Hi Taffy, thanks for the comment.

      You can make a screenshot only with (Shift + Cmd + 3).

      This does not work on my machine running OS X 10.11.

      Perhaps you have no clean installation.

      Actually no, I wiped my entire drive and started fresh, so it’s very clean.

      I agree that dumbing down of preferences is not good.

    • Just to follow up with this.. turns out you are correct about using “Shift + Cmd + 3” for screenshots. I didn’t notice that doing that had placed the screenshots on my desktop, which was covered with apps at the time.

      So yes it works, but there are some key differences:

      Shift + Cmd + 3 – takes a snapshot of the screen and saves it on the desktop. The image is not stored in the clipboard, and so can’t be directly pasted into Photoshop or wherever.

      Shift + Ctrl + Cmd + 3 – takes a direct screenshot and stores it on the clipboard for immediate use in Photoshop et al. The image is not saved automatically anywhere on the machine.

      So while I only ever use the latter method, it’s good to know about the faster way of doing it. Thank you for sharing the technique :)

      • A related trick you might be interested in: command + shift + 4 lets you drag a box to capture any rectangular area of the screen. Hit spacebar while the crosshairs are on-screen, and the cursor turns into a camera icon that will take a screenshot of any window you hover over. I use that one quite a bit!

      • Sweet! I’m trying it, but which button do I press to actually take the snapshot? (once the window is highlighted it shows a camera icon.. what then?)

      • Ah, yeah! Sorry, I left out that part. Click your mouse button to actually take the screenshot.

        By the way, if you include ‘control’ in the original key combo, it will copy to your clipboard instead of creating a file on your desktop, as you said you prefer.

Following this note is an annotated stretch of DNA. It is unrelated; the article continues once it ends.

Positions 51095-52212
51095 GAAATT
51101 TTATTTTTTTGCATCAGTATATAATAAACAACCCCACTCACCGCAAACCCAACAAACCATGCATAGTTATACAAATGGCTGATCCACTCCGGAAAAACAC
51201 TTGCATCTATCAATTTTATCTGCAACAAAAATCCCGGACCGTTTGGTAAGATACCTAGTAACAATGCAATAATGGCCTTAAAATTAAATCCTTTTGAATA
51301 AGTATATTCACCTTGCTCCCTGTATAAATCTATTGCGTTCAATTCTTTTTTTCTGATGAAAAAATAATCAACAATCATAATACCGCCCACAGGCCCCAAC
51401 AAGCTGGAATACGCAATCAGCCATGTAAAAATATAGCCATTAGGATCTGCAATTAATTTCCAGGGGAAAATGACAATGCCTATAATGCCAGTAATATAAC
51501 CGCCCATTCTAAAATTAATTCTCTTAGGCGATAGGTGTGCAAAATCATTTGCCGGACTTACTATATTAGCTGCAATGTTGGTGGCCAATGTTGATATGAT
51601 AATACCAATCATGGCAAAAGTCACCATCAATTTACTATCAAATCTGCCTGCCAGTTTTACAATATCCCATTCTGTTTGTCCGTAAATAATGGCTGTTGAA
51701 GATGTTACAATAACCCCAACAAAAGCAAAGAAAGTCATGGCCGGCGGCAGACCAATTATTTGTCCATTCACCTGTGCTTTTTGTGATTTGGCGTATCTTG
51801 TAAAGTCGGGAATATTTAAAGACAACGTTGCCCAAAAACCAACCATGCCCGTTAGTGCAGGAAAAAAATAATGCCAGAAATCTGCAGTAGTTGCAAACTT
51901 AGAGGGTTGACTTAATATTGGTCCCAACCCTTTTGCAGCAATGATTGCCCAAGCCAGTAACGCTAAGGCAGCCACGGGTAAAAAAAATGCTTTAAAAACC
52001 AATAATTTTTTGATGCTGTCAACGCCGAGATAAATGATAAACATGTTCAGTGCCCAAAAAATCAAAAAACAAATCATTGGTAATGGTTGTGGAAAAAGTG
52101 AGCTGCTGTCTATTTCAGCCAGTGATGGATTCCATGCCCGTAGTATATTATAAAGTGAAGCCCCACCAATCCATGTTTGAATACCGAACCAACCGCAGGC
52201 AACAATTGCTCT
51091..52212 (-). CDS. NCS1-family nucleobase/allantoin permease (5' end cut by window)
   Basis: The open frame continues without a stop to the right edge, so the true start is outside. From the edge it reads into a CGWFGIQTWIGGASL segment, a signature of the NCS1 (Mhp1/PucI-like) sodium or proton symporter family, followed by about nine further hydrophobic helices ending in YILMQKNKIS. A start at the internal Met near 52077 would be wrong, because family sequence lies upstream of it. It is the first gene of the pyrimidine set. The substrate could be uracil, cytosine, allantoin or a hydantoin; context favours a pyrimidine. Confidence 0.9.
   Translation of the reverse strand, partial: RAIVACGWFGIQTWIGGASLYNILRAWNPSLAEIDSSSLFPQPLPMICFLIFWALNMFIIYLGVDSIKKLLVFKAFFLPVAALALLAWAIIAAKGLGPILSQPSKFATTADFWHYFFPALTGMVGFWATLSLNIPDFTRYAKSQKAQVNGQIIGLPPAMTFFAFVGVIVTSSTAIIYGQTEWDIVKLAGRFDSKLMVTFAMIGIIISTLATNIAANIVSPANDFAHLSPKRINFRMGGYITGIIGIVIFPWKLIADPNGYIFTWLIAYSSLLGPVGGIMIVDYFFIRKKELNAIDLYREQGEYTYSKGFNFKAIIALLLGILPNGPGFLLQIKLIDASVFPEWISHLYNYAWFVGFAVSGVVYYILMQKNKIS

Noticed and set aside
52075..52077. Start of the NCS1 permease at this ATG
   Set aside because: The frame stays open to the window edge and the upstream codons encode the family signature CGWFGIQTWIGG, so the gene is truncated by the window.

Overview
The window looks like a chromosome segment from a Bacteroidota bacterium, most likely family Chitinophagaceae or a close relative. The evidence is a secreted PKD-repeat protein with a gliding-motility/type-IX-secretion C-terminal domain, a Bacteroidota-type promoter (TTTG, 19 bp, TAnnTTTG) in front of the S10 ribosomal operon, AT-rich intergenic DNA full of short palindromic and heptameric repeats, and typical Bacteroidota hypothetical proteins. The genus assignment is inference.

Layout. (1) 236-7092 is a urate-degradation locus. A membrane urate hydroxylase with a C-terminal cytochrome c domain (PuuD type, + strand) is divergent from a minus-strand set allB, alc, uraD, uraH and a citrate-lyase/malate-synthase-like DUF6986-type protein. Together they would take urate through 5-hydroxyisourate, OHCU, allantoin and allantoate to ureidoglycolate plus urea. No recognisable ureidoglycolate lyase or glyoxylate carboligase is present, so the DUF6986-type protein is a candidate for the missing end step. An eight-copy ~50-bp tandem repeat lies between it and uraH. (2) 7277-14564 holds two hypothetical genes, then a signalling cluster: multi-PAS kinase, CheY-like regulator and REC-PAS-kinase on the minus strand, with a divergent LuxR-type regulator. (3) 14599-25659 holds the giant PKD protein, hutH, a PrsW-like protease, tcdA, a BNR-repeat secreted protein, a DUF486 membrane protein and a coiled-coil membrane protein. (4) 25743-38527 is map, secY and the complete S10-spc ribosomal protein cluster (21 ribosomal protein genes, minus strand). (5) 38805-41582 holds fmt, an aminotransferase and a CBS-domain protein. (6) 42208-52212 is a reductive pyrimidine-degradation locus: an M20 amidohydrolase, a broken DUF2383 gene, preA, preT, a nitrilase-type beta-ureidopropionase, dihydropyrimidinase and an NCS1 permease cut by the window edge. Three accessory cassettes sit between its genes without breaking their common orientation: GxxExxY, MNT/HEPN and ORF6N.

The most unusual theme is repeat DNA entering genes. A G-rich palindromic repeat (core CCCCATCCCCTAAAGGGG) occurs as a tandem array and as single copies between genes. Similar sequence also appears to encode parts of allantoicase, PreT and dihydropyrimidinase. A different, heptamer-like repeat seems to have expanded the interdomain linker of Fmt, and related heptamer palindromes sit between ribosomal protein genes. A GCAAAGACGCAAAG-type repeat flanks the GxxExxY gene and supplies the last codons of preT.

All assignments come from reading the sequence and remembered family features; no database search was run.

• That is so cool. I’ve actually seen that crosshairs icon in the past after accidentally pressing “4” while trying to take a screenshot.. always wondered what it was for.. now I know, and have to admit it’s gonna be a much-used tool in my arsenal. Thanks Zac!

      • To take a screenshot of a window, Shift + Cmd + 4 then Spacebar then click on the window. I use that one daily.

  4. I learned to really despise Windows (after Win7) and Microsoft. I solved my problem with Linux Mint and haven’t looked back. As a web site dev, Linux also gives me an environment very similar to the hosting company.

    The only Windows grip of yours I’d take issue with is “Way more apps available, many for free or at much lower cost”. Really?

    • Jeff Starr 2016/02/26 9:59 am

      I use Linux via Parallels and like it a lot. The big downside for me is that there is a serious lack of good design software, which I use pretty much constantly for my line of work. Other than that, Linux would be a great alternative if things don’t improve software-wise with Apple/Mac.

      You may be right about Windows apps vs. OS X apps.. I added that point in retrospect, perhaps biased after using primarily Mac for the past 6 or so years. Would you argue the converse?

    • Assuming you mean design tools like Photoshop, … yes, unfortunately I have kept Virtualbox Win7 around for that reason primarily. The last time I got a PC, I got 12GB RAM, so having the Virtualbox running is OK. I have 2 24″ monitors, so I can full screen Vbox on one, use Linux on the other, and it feels very natural. Like having 2 PC’s but with Virtualbox allowing them to share the disk. If you leave Photoshop/Bridge running and just use Vbox save-machine-state when you are done with it, then resuming it later is very fast (probably as fast as just starting PS)

      • That’s an interesting solution, worth keeping in mind. Actually I’ve tried Gimp and really wanted to use it (as Photoshop replacement), but the development just isn’t there yet. Hopefully someday. Also apps like InDesign, Illustrator, and Coda.. during my last hunt for Linux equivalents found nothing to fit the bill.

  5. Dan Farrow 2016/02/26 7:26 am

    I switched from over 10 years of Windows experience to Linux a few years ago and, although it was a struggle, I have no regrets.

    It’s not something I did without massive trepidation but I recognised that, as a web developer, it made sense to work in a similar environment to the servers I was writing code for.

    I’d expect moving from Mac to Linux would be less painful than my move, since you’re already familiar with a *nix OS, so my advice would be: go for it – you won’t regret it!

    • Thanks for the insight, Dan! I agree with your logic and know people who similarly switched from Windows to Linux. Overall they are happy, but as mentioned elsewhere in this thread, there is a serious lack of suitable design software for Linux.